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A new consumer protection agency highlights a financial system overhaul President Barack Obama plans to unveil Wednesday in effort to avert future economic crises like the one still wreaking havoc at home and around the globe.
Obama's sweeping change of business regulation also embraces new powers for the Federal Reserve and new rules that would reach into currently unregulated regions of the financial markets. An 85-page draft details an effort to change a regime that Obama's economic team maintained had become too porous for the innovations and intricacies of the today's financial markets.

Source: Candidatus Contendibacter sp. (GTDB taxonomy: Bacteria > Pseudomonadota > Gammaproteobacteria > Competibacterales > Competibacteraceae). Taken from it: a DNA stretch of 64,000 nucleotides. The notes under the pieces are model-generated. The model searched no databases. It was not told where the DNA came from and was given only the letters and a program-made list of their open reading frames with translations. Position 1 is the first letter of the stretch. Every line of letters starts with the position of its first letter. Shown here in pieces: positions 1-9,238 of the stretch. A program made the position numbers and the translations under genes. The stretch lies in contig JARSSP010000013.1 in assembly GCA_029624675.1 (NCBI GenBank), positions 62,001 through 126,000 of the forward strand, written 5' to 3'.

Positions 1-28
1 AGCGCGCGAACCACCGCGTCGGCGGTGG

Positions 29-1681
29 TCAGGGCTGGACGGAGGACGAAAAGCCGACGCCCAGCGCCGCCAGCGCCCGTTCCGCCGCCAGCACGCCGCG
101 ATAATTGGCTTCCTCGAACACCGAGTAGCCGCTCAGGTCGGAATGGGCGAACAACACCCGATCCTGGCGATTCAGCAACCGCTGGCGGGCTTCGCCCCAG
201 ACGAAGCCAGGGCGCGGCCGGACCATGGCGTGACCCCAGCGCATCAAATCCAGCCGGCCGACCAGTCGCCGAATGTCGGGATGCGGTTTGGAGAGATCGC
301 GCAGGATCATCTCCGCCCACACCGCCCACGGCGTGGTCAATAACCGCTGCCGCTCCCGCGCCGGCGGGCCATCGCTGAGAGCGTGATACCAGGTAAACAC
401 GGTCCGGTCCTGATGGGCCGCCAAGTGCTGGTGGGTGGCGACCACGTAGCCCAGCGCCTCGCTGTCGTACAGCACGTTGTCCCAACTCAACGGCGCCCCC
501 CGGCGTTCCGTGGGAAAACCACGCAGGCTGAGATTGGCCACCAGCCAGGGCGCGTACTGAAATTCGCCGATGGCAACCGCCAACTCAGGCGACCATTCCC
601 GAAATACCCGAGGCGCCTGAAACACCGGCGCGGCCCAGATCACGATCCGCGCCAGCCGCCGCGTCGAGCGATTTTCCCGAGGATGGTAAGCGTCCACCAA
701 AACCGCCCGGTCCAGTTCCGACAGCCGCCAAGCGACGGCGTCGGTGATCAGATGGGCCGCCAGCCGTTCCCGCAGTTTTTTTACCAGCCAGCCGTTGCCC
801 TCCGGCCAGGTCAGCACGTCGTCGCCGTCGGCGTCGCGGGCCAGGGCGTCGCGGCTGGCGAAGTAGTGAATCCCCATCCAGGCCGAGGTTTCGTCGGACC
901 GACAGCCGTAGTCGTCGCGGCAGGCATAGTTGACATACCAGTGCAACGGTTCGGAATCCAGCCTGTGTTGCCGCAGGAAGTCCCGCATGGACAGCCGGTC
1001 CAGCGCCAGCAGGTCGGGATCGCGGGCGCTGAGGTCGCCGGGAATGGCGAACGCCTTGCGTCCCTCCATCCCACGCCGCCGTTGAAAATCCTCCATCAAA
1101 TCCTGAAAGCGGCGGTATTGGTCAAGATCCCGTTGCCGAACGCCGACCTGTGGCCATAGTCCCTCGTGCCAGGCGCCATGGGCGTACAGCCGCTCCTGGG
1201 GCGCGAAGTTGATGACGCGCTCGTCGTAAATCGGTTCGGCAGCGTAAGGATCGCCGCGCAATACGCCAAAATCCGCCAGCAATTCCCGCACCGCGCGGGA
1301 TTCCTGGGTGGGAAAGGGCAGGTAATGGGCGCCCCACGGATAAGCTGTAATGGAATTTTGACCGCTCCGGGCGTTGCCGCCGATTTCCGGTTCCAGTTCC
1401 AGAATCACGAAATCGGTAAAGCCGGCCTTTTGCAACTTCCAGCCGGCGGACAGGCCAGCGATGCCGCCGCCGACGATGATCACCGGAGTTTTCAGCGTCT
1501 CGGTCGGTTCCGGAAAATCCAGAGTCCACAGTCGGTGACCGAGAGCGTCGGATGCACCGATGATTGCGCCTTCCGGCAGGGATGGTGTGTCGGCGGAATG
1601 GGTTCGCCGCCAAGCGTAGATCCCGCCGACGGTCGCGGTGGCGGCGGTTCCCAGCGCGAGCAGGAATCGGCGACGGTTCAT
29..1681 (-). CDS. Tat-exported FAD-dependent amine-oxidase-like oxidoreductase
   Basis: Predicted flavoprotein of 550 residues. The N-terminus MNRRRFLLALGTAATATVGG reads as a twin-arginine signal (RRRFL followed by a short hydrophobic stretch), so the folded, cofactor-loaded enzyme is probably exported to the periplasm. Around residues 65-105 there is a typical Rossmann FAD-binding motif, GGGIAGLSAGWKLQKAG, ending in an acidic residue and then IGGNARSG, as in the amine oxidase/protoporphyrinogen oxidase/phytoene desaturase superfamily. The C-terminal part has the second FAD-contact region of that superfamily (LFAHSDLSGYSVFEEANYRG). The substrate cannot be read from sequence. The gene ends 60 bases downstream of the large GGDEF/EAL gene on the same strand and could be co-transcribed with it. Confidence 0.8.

Under Obama's plan, the Fed would gain power to supervise holding companies and large financial institutions considered so big that their failure could undermine the nation's financial system. But even as it gains new powers, the Fed also would lose some banking authority to a new Consumer Financial Protection Agency.
Obama's proposal would require the Fed, which now can independently use emergency powers to bail out failing banks, to first obtain Treasury approval before extending credit to institutions in "unusual and exigent circumstances."